I like to think of myself as a floral entrepreneur. The idea of a second location has been on my mind for a few years now, as my business has been humming along, I’ve had the time to focus my attention on other projects, and I love a challenge!

I wasn’t sure whether I should take the risk and open another flower shop under the same brand or grow by purchasing an established business. Then, late last year, the perfect opportunity to purchase an established shop came along. I decided buying an existing shop would be the smartest way for me to expand. This new shop clicks with my eco roots and makes for the perfect sister store. The timing and feeling was just right!

March 1 was the day I received the new set of keys to my second shop, a very big day for me and my business. I started eco|stems back in 2009 with a dream, a business plan, and a small loan. Taking on a second store has been rewarding, challenging and has kept me on my toes to say the least!

There are many older florists who are looking for an exit to retirement and a new generation of florists coming up looking for opportunities in the flower world. Whether you want to own for the first time, are looking to expand, or looking to sell, there are a few things to keep in mind throughout this process that I want to share while they’re fresh!

 

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  1. Be prepared to open the books if you’re looking to sell. A smart purchaser will be looking for two to three years of financial statements to prove the business is worth the investment. Make sure all of your sales are going through the register; you want your business to look as successful as possible with paper proof. Compile your documents in one place, and include anything that makes your business look great.

 

  1. Research whether it make more sense for you to start your own company with a fresh name and face or keep it the same as the well-established business. I loved the experience I got from starting my own brand from the bottom up. There are no expectations—you can set the rules and have it be the way you envision from the start. I chose to buy an established florist the second time around. The steady business from day 1 was the main reason I chose to go this route. The fit was perfect with my first store and the timing was right.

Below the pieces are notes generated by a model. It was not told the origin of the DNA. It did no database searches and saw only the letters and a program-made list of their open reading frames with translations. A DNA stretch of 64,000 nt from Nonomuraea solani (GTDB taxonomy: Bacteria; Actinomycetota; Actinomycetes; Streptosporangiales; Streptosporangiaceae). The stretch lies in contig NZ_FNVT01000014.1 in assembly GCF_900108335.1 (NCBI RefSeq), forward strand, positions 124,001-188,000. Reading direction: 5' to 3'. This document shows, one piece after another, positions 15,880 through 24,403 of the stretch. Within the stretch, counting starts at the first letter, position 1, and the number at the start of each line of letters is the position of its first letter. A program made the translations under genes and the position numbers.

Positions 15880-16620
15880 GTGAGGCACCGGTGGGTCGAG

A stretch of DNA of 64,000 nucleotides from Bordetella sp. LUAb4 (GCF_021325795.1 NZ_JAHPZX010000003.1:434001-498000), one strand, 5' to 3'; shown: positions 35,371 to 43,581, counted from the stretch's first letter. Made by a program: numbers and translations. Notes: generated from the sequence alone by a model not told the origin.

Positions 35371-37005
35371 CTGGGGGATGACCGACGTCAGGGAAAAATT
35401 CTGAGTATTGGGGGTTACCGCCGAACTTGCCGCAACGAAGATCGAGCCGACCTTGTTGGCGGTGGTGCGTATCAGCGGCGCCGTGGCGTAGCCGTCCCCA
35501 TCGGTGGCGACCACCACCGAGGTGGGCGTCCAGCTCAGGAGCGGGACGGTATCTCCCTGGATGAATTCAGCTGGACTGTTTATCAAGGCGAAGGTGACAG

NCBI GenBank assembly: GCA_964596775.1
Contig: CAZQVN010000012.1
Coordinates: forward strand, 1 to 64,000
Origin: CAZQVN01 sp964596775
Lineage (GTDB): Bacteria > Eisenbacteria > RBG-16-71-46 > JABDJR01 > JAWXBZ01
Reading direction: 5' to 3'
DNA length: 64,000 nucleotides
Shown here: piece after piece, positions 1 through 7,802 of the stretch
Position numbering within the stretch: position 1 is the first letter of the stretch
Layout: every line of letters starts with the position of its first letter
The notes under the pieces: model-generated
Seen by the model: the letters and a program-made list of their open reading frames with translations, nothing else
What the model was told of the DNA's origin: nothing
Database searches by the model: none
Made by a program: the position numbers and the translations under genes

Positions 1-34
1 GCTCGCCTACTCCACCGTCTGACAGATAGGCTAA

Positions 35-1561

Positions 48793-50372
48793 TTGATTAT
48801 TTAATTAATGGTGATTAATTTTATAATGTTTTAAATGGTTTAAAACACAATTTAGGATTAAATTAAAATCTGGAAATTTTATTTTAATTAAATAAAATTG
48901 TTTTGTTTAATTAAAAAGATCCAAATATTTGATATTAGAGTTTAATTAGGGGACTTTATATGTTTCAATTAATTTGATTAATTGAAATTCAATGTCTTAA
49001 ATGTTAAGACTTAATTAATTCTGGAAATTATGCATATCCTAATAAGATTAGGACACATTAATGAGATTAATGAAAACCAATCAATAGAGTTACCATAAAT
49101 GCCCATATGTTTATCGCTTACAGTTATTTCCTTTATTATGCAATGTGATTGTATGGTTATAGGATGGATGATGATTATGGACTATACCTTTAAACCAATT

1. Make sure you have the financing sorted out. Whether you use a financial institution, your own savings, or a loan from friends or family, know and study the ins and outs of the financials. Do you have enough cash on hand to manage a larger cash flow? Will you have enough income to service the debt? Run a few scenarios through a spreadsheet to see how the numbers work.

 

  1. Get a good lawyer, real estate agent, accountant, and banker. Be sure these people are working for you! Share your plans with them and don’t be afraid to ask them for their advice and opinions about the plans you’ve drawn up, that’s their job. Do your due diligence!

 

Here are a few other things to think about throughout the transaction:

  • Cultivate great staff and keep them in the loop as much as possible leading up to closing. They’ll be key in helping with a smooth transition. Be sure any potential new employees are ready and willing to learn and take on any challenge with the changes and new processes you might implement.
  • Give lots of thought to any changes you plan to make and their impact on customer retention and satisfaction.
  • Call on friends and family for their expertise and a helping hand when needed.
  • Make sure you have a plan to take control of the business website and domain information, social media accounts, passwords, bills, accounts, etc.
  • Transition day is a big deal. Depending on how you structured your sale, you might be doing inventory. You can also opt to just take over with the inventory that was on hand on the eve of closing.
  • Plan for the future. How does this new business acquisition fit into the future plans for your business? Update your business plan.
Joseph Delarge
Joseph DeLarge, CAFA, CFD, is the owner of eco|stems in Toronto.
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